Will President Trump follow through on changing Denali’s name back to Mt. McKinley?

President-elect Donald Trump made many a campaign promise during his run for the White House; shutting down the Environmental Protection Agency, and killing the Affordable Care Act were among those promises. But one of Trump’s rhetorical pledges affects Alaskans specifically: his Twitter vow to re-name Denali.

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Orville Huntington, Parks Director with the Tanana Chiefs Conference, is from the Koyukon Athabascan village of Huslia.

“Well, I can only speak from the Interior Athabascans. It’s always been called Denali, we never called it any other name,” Huntington said. “Every mountain has four names, depending on which direction you are traveling, so, for us we were going toward the South, and you know, you see Denali, and it is pretty prominent, and so that’s why it got the name. And it’s always been the name, as far as I know, we never called it anything else.”

Huntington said the name Denali, means “The Great One”. He said Alaska Native names of the mountain could be different, depending on which of the Athabascan, Dene’, languages are spoken.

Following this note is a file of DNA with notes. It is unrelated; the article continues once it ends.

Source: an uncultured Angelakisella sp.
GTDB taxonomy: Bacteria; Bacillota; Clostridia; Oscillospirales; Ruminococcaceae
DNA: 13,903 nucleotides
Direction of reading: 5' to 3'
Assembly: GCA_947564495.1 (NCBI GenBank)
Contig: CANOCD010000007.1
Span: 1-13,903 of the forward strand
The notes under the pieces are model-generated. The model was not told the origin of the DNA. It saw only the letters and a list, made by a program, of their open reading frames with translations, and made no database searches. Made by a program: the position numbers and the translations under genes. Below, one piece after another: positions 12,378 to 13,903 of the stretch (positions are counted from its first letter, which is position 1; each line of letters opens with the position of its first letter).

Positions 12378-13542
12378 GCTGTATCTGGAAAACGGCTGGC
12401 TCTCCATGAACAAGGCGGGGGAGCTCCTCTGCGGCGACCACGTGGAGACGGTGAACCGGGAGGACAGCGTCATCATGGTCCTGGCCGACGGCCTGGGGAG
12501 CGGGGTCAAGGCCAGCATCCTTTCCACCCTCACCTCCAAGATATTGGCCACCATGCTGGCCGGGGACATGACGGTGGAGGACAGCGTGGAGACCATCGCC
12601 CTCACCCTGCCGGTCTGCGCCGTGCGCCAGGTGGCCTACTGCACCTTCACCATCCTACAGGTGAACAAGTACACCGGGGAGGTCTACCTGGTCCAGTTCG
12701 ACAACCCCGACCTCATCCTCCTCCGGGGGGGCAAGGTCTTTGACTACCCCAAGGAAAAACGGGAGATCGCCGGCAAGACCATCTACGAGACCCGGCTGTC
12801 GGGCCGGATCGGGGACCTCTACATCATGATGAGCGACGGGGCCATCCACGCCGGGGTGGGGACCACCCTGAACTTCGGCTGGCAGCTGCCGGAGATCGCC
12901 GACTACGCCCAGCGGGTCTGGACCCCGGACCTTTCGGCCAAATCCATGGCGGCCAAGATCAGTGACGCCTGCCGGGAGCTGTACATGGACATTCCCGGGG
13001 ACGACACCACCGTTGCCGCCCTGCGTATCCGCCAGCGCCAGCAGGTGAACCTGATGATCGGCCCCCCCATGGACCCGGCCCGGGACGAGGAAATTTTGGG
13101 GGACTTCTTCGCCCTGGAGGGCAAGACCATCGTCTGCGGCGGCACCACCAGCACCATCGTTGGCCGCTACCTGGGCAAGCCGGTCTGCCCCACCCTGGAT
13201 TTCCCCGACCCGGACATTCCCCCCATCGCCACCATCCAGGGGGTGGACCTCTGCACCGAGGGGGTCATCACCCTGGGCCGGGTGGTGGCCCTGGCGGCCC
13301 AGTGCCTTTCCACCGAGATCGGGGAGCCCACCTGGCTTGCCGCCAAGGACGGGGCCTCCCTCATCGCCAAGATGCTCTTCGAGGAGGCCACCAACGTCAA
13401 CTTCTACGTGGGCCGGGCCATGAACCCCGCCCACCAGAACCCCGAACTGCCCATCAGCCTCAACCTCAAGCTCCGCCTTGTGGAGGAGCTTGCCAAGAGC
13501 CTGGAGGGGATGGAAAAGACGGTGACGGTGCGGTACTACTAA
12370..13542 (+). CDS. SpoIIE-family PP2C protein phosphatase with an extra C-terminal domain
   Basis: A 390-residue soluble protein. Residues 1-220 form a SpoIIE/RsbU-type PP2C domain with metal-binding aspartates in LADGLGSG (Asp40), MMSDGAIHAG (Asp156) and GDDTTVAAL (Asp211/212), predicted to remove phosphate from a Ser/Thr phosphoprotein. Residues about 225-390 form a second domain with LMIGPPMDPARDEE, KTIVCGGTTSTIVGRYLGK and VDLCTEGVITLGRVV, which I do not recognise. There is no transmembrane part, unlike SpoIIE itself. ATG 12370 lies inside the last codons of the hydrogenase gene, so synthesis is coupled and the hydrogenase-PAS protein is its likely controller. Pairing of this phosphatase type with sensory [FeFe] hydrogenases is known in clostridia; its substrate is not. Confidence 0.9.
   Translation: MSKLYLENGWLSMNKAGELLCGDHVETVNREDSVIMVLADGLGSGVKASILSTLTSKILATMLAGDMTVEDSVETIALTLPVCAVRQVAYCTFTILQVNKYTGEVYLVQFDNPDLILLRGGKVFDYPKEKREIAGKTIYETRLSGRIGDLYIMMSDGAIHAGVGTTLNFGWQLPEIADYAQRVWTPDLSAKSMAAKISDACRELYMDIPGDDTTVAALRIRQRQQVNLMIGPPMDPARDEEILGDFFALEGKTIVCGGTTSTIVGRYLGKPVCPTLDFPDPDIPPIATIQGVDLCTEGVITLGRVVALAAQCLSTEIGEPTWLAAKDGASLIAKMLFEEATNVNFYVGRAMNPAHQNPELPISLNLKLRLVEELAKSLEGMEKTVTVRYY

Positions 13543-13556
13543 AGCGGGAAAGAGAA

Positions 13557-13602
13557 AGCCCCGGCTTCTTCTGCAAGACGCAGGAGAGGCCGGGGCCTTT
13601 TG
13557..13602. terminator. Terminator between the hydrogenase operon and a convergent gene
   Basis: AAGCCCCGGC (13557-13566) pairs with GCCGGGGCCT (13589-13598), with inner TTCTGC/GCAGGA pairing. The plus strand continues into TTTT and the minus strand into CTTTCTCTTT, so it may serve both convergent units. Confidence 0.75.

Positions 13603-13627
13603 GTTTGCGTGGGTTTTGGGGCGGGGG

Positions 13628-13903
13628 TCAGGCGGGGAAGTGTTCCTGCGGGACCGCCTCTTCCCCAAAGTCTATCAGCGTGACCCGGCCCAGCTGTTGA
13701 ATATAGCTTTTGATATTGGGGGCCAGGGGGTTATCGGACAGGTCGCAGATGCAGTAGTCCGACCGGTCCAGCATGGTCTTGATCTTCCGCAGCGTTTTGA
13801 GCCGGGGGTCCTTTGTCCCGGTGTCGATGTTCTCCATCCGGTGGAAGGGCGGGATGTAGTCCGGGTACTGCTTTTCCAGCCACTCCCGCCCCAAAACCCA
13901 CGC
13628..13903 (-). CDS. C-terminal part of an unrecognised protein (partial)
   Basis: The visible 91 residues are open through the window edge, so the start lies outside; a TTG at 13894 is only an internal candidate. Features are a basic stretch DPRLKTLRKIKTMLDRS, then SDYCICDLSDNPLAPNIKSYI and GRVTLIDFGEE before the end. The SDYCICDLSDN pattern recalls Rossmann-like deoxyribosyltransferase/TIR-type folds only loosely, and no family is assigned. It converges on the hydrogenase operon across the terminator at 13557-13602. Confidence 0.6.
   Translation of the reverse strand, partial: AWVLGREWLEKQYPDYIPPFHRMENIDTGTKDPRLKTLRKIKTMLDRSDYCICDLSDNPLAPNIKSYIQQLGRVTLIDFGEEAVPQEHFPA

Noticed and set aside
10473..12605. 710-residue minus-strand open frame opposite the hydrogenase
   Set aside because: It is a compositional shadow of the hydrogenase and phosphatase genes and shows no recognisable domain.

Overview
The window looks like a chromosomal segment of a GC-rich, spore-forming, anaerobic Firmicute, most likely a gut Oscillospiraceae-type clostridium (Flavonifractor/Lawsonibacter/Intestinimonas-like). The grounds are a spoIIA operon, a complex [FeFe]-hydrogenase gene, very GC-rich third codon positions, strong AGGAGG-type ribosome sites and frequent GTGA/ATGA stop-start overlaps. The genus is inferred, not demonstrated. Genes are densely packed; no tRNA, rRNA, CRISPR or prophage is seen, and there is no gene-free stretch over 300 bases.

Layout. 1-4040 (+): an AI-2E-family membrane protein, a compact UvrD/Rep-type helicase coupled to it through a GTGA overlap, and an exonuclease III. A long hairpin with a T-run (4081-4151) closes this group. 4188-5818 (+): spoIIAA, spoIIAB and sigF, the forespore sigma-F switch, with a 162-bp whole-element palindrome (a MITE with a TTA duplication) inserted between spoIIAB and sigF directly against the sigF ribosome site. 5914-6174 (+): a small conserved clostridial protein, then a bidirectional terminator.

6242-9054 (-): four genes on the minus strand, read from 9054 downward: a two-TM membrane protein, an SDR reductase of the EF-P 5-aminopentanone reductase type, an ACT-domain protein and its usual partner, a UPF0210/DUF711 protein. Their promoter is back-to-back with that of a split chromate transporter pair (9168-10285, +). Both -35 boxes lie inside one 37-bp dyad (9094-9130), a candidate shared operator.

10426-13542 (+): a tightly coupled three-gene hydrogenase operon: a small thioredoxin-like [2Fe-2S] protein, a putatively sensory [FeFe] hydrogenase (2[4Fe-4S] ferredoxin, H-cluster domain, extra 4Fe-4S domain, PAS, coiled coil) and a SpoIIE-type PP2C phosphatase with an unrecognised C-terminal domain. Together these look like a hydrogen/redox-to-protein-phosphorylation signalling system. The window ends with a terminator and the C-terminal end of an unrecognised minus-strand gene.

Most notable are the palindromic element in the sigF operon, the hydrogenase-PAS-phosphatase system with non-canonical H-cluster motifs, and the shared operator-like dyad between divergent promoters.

“I wouldn’t know, you would have to go to the Dena’ina name, it may be the same. I have no idea what it is in Upper Tannana.. I don’t know that language,” Huntington said.

To many Alaskans, it has always been Denali, and after last year’s visit to Alaska to promote his environmental agenda, President Barack Obama announced his administration’s recognition of Denali as the official name of the nation’s highest peak. Trump proceeded to erupt on Twitter and vowed to change Denali back to Mt. McKinley after former president William McKinley. Of course Ohio, the home state of McKinley, also figured prominently in Trump’s campaign agenda as one of the hotly contested “battleground” states.

It remains to be seen if Trump will follow through on his promise.

APTI Reporter-Producer Ellen Lockyer started her radio career in the late 1980s, after a stint at bush Alaska weekly newspapers, the Copper Valley Views and the Cordova Times. When the Exxon Valdez ran aground in Prince William Sound, Valdez Public Radio station KCHU needed a reporter, and Ellen picked up the microphone.
Since then, she has literally traveled the length of the state, from Attu to Eagle and from Barrow to Juneau, covering Alaska stories on the ground for the AK show, Alaska News Nightly, the Alaska Morning News and for Anchorage public radio station, KSKA
elockyer (at) alaskapublic (dot) org  |  907.550.8446 | About Ellen

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